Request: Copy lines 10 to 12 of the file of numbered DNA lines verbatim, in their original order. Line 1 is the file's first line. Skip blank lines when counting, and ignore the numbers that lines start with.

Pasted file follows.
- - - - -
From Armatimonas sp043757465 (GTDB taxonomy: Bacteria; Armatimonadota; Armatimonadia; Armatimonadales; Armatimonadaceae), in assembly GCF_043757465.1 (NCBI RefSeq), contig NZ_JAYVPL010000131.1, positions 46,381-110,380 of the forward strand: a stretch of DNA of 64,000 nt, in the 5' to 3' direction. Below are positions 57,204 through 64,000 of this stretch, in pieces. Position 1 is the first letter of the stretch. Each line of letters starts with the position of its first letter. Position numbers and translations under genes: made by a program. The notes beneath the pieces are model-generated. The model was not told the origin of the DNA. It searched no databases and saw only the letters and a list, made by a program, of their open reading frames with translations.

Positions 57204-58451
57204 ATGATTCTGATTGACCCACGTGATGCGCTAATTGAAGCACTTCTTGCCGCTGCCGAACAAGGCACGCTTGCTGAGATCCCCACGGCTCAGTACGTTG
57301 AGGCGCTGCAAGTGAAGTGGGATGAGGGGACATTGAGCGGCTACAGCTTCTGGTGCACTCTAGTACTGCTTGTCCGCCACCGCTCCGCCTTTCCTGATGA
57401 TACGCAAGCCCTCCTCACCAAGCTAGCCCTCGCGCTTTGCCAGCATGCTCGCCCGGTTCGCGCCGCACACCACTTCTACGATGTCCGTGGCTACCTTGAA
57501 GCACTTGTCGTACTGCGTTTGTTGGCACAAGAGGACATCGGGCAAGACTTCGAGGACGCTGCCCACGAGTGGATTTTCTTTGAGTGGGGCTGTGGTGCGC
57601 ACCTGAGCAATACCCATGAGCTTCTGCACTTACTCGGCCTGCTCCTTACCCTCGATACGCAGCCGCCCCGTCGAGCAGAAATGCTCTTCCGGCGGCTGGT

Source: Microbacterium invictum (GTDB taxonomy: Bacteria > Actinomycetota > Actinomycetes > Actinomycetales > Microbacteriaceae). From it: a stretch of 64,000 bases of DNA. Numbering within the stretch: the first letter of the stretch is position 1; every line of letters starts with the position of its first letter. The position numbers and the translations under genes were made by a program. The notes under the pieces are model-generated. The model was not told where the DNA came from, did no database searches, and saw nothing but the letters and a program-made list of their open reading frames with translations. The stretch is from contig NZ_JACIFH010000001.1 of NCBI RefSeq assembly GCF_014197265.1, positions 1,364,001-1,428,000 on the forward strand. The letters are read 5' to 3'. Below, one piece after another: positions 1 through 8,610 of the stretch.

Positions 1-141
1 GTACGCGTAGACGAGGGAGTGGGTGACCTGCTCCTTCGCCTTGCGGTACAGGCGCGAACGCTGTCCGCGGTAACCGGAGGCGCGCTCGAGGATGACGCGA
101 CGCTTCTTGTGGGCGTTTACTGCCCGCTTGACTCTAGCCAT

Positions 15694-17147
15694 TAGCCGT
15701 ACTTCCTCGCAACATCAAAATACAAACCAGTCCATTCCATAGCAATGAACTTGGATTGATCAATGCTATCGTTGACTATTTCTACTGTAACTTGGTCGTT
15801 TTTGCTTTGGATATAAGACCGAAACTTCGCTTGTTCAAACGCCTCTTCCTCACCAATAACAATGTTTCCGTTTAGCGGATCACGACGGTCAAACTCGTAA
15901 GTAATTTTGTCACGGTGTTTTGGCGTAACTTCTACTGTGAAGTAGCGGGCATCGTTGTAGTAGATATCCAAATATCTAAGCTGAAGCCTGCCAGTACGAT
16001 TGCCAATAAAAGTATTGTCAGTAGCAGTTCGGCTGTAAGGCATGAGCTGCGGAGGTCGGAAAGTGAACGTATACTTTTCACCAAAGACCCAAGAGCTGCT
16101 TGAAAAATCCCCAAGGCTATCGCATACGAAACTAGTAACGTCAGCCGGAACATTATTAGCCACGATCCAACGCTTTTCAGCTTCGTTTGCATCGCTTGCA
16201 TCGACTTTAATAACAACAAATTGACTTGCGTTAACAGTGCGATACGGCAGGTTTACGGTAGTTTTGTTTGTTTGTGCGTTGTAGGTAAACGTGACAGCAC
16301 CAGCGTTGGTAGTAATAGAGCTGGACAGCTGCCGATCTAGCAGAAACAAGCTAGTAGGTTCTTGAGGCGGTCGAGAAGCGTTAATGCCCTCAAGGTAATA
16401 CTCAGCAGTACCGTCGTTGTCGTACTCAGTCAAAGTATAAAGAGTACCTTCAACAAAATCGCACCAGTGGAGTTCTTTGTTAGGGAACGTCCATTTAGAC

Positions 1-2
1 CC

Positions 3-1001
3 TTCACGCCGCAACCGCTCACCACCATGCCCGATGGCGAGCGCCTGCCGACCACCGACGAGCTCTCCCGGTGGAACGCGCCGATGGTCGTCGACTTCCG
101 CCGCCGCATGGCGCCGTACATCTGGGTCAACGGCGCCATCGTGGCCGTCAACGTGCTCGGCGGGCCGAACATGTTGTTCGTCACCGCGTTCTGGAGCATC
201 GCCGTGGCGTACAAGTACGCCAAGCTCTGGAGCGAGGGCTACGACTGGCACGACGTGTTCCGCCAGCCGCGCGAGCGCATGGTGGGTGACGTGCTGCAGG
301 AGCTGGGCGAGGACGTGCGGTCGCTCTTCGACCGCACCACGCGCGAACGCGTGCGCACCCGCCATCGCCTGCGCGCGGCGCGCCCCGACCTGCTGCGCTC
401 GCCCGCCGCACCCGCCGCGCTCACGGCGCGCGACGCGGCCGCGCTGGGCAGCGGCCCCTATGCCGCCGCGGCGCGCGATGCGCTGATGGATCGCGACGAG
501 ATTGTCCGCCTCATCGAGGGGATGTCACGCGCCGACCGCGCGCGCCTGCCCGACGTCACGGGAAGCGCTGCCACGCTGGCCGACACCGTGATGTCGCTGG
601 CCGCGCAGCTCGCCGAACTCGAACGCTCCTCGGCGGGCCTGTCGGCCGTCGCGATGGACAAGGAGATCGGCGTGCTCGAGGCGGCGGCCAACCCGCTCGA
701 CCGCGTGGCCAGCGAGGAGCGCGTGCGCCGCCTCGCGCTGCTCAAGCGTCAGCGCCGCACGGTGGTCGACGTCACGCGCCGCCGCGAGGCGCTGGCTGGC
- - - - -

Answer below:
1 GTACGCGTAGACGAGGGAGTGGGTGACCTGCTCCTTCGCCTTGCGGTACAGGCGCGAACGCTGTCCGCGGTAACCGGAGGCGCGCTCGAGGATGACGCGA
101 CGCTTCTTGTGGGCGTTTACTGCCCGCTTGACTCTAGCCAT

Positions 15694-17147